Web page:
It's just that simple?
What's in the future for you?
If something emerges not directly from something I'm reading, but a metamorphosis … if something is meant to come together as a concept, then I go with it. It's something that is kind of a vision that is made for me by way of, I think, the spiritual attributes that exist or a form of aesthetic grace. When it does happen, it's self-evident. My job is to edit as I'm photographing. I really think an artist prepares themselves for that moment. They have to stay original to themselves or honest to themselves. The wildest, strangest concepts—that, I believe, is information that's coming from above, spiritually, and we then can birth that into an aesthetic that's more comfortable to the way we feel. When you're hit by something, you go with it. … As I'm getting older, I'm more nonchalant as far as banging my head against the wall, but I've always been driven. I'm driven now. And wise. By wise, I mean the wisdom of age is a very important part. I feel as though what I'm making could be my last photograph, so I put everything into it as opposed to when I was younger and felt like the song would never end. The song is still there for sure, but I'm not sure if the time, my time, in this life is going to be cut short at any given moment.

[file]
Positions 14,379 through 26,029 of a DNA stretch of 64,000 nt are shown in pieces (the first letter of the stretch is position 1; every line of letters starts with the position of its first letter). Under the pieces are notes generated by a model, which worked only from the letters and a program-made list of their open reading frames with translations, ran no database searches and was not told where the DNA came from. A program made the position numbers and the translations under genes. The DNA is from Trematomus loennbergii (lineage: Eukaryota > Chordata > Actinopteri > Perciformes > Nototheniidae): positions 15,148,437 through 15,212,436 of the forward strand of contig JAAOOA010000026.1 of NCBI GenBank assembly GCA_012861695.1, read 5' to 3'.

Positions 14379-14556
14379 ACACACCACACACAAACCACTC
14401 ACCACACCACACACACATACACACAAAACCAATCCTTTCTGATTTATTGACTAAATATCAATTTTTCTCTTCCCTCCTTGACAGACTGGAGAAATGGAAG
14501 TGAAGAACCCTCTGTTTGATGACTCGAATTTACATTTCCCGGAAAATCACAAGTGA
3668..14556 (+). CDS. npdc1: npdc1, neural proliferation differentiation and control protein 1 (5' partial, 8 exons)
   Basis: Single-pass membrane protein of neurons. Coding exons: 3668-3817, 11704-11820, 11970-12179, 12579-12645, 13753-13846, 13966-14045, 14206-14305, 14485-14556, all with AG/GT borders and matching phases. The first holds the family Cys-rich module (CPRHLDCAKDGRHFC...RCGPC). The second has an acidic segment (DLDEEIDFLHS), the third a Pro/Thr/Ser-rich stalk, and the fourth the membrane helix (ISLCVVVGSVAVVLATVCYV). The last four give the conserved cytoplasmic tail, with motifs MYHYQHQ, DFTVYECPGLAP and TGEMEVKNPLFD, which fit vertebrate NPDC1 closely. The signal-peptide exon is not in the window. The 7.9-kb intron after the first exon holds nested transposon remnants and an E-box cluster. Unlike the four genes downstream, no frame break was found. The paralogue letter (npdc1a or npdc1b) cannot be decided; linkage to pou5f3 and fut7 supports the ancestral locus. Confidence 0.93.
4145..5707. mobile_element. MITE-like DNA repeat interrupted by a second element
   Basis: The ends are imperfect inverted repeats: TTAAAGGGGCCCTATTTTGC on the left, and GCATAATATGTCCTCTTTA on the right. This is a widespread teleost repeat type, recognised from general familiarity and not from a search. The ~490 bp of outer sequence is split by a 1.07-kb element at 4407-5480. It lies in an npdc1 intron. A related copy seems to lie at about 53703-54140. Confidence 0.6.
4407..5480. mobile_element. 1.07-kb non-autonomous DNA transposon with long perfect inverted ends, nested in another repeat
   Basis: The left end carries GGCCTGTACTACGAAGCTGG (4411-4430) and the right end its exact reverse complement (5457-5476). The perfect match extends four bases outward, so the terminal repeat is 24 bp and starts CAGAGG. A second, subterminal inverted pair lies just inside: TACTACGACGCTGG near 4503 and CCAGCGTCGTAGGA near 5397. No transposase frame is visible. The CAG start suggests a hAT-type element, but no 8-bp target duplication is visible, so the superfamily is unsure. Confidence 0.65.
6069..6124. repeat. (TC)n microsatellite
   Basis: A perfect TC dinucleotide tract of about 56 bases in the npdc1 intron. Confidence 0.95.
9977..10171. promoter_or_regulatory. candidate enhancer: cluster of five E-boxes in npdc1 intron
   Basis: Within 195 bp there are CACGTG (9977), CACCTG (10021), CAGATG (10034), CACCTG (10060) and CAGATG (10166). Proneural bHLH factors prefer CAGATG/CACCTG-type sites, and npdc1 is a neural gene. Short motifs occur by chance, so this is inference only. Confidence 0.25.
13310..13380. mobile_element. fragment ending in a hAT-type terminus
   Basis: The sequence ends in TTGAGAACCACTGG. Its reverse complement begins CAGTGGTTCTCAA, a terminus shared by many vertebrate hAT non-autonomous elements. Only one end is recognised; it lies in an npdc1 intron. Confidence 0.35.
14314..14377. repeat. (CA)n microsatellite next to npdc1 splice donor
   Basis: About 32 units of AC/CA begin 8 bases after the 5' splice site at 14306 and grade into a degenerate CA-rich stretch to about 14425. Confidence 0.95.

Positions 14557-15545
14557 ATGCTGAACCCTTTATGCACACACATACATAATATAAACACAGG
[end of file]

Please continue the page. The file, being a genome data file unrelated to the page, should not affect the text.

Joel-Peter Witkin: Splendor and Misery
6 pm Friday Oct. 5. Free. Through Nov. 4.
El Museo Cultural de Santa Fe,
555 Camino de la Familia,